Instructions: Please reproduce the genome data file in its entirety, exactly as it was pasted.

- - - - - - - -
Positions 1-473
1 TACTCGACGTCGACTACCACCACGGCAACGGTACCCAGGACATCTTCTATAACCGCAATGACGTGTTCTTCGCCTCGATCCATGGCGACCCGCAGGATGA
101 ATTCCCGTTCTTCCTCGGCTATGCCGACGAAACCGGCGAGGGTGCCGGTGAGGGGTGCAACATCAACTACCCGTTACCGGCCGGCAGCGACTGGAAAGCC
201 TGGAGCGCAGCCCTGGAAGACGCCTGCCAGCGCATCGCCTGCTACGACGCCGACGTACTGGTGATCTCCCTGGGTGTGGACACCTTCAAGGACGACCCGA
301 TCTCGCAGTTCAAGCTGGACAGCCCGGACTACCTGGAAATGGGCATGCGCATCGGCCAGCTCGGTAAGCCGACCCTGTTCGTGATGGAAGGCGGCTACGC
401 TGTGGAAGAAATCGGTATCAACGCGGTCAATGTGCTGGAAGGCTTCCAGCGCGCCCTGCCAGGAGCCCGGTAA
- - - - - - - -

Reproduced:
Positions 1-473
1 TACTCGACGTCGACTACCACCACGGCAACGGTACCCAGGACATCTTCTATAACCGCAATGACGTGTTCTTCGCCTCGATCCATGGCGACCCGCAGGATGA
101 ATTCCCGTTCTTCCTCGGCTATGCCGACGAAACCGGCGAGGGTGCCGGTGAGGGGTGCAACATCAACTACCCGTTACCGGCCGGCAGCGACTGGAAAGCC
201 TGGAGCGCAGCCCTGGAAGACGCCTGCCAGCGCATCGCCTGCTACGACGCCGACGTACTGGTGATCTCCCTGGGTGTGGACACCTTCAAGGACGACCCGA
301 TCTCGCAGTTCAAGCTGGACAGCCCGGACTACCTGGAAATGGGCATGCGCATCGGCCAGCTCGGTAAGCCGACCCTGTTCGTGATGGAAGGCGGCTACGC
401 TGTGGAAGAAATCGGTATCAACGCGGTCAATGTGCTGGAAGGCTTCCAGCGCGCCCTGCCAGGAGCCCGGTAA